St. Timothy of Ephesus is the recipient of two letters from Paul (1st and 2nd Timothy) and it is important to notice the introduction in both of these letters.

1st Timothy 1:1-2 Paul, an apostle of Jesus Christ by the commandment of God our Savior, and Lord Jesus Christ, which is our hope; Unto Timothy, my own son in the faith: Grace, mercy, and peace, from God our Father and Jesus Christ our Lord.

2nd Timothy 1:1-2 Paul, an apostle of Jesus Christ by the will of God, according to the promise of life which is in Christ Jesus, To Timothy, my dearly beloved son: Grace, mercy, and peace, from God the Father and Christ Jesus our Lord.

I point this out so that the reader may understand how these letters are to a singular individual, versus being written to a group of people. Notice how many of the other letters (Books/Epistles) of the New Testament are addressed to their intended audience:

Romans 1:7 to all that be in Rome, beloved of God, called to be saints: Grace to you and peace from God our Father, and the Lord Jesus Christ.

1st Corinthians 1:1-2 Paul, called to be an apostle of Jesus Christ through the will of God, and Sosthenes our brother, Unto the church of God which is at Corinth, to them that are sanctified in Christ Jesus, called to be saints, with all that in every place call upon the name of Jesus Christ our Lord, both theirs and ours:

2nd Corinthians 1:1 Paul, an apostle of Jesus Christ by the will of God, and Timothy our brother, unto the church of God which is at Corinth, with all the saints which are in all Achaia:

Galatians 1:1-2 Paul, an apostle, (not of men, neither by man, but by Jesus Christ, and God the Father, who raised him from the dead;) And all the brethren which are with me, unto the churches of Galatia:

Ephesians 1:1 Paul, an apostle of Jesus Christ by the will of God, to the saints which are at Ephesus, and to the faithful in Christ Jesus:

Philippians 1:1 Paul and Timothy, the servants of Jesus Christ, to all the saints in Christ Jesus which are at Philippi, with the bishops and deacons:

Colossians 1:1-2 Paul, an apostle of Jesus Christ by the will of God, and Timothy our brother, to the saints and faithful brethren in Christ which are at Colosse: Grace be unto you, and peace, from God our Father and the Lord Jesus Christ.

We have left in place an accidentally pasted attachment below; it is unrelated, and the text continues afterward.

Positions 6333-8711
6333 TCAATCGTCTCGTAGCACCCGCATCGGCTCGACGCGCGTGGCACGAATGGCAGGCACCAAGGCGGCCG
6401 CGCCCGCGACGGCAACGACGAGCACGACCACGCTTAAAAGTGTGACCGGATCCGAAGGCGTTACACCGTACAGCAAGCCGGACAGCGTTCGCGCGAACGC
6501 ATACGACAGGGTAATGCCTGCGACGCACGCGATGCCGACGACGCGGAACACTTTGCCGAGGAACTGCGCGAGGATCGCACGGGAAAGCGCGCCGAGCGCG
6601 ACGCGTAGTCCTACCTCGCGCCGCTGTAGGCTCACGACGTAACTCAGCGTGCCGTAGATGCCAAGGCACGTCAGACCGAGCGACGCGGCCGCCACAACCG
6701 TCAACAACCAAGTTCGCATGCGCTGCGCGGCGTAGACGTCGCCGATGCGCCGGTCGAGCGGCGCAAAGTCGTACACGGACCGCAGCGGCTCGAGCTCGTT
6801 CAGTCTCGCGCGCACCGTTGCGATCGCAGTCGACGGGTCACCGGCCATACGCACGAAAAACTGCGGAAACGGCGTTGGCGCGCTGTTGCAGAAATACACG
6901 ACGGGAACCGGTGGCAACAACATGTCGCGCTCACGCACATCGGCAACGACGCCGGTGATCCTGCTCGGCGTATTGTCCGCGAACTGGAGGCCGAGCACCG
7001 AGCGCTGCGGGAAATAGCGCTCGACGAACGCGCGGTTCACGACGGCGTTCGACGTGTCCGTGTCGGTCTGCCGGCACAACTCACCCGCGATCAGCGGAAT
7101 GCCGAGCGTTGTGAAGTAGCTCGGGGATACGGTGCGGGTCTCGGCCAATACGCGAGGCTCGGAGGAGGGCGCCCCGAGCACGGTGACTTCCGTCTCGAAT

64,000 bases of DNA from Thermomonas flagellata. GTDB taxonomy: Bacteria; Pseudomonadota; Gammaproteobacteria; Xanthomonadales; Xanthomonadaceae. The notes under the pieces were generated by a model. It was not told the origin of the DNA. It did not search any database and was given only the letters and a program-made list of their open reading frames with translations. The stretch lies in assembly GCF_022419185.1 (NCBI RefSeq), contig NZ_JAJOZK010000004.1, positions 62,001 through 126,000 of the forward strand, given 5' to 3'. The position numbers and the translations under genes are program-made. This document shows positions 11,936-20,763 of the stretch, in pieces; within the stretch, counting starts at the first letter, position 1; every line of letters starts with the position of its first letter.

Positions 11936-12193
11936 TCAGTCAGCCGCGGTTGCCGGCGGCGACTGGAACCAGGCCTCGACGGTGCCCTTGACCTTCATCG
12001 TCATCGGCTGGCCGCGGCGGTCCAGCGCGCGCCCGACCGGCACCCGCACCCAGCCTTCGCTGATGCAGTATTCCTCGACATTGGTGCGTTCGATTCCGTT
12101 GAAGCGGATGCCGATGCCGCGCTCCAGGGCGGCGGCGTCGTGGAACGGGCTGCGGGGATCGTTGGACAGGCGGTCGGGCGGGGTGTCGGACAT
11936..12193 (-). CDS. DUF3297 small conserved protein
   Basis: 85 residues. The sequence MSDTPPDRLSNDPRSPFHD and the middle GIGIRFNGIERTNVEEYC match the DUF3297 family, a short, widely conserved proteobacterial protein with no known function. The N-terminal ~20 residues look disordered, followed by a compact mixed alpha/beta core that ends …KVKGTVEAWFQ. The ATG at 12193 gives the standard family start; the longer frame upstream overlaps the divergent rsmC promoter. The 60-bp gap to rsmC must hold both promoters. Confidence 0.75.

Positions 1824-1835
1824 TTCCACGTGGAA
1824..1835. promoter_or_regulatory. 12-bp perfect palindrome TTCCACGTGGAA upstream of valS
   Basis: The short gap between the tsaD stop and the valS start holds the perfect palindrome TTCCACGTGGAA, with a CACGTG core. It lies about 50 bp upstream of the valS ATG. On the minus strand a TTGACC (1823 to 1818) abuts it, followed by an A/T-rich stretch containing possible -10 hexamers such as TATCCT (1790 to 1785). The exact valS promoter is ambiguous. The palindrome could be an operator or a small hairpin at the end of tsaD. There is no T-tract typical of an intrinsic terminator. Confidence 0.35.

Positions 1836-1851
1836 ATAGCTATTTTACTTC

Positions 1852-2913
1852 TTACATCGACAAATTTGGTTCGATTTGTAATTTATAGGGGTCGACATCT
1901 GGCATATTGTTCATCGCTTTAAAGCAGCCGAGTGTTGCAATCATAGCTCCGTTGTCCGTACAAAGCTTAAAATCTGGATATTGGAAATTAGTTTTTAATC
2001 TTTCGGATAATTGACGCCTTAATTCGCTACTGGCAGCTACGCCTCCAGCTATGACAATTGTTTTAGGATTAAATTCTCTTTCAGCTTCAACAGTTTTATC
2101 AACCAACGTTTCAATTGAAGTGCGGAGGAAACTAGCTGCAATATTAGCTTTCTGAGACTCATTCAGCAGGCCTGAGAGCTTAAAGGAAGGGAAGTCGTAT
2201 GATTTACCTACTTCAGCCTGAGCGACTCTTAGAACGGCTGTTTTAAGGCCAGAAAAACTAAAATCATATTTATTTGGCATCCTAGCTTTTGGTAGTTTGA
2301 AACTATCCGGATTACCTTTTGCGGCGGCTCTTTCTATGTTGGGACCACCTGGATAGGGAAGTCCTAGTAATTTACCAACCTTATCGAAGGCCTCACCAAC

1st Thessalonians 1:1 Paul, and Silvanus, and Timothy, unto the church of the Thessalonians which is in God the Father and in the Lord Jesus Christ: Grace be unto you, and peace, from God our Father, and the Lord Jesus Christ.

2nd Thessalonians 1:1 Paul, and Silvanus, and Timothy, unto the church of the Thessalonians in God our Father and the Lord Jesus Christ:

1st Peter 1:1 Peter, an apostle of Jesus Christ, to the strangers scattered throughout Pontus, Galatia, Cappadocia, Asia, and Bithynia,

2nd Peter 1:1 Simon Peter, a servant and an apostle of Jesus Christ, to them that have obtained like precious faith with us through the righteousness of God and our Savior Jesus Christ:

2nd John 1:1 the elder unto the elect lady and her children, whom I love in the truth; and not I only, but also all they that have known the truth;

Jude 1:1 Jude, the servant of Jesus Christ, and brother of James, to them that are sanctified by God the Father, and preserved in Jesus Christ, and called

 Other letters (Epistles) addressed to a singular individual:

Philemon 1:1 Paul, a prisoner of Jesus Christ, and Timothy our brother, unto Philemon our dearly beloved, and fellow-laborer,

3rd John 1:1 the elder unto the well-beloved Gaius, whom I love in the truth.

Now for those who need an immediate deflective argument (so you’re saying nothing in the letters addressed to Timothy, Philemon and Gaius has anything in them for anyone else) No, I am simply pointing out the difference between letters you yourself might write; either to an individual, or to a group of people. If you were to write a letter home to your single parent, letting him/her know you’ll be home for Christmas, is that letter to/for anyone else to receive?

It is recorded that Timothy died somewhere near 97 AD.

I write this article in relation to what most refer to as the “coming/return” of Christ; which is still supposed to be at some point in our own future, but I want to draw your attention to the possibility that this “coming/return” has already taken place, even though I know such a proposition bucks nearly 2,000 years of tradition in Christian circles.

I do not intend for this singular article to be an exhaustive effort of/on the subject of this coming/return (as this requires study of thousands of scriptures in the Bible) but merely to address something that Paul exhorts Timothy to do until that coming/return occurs.

1st Timothy, chapter 6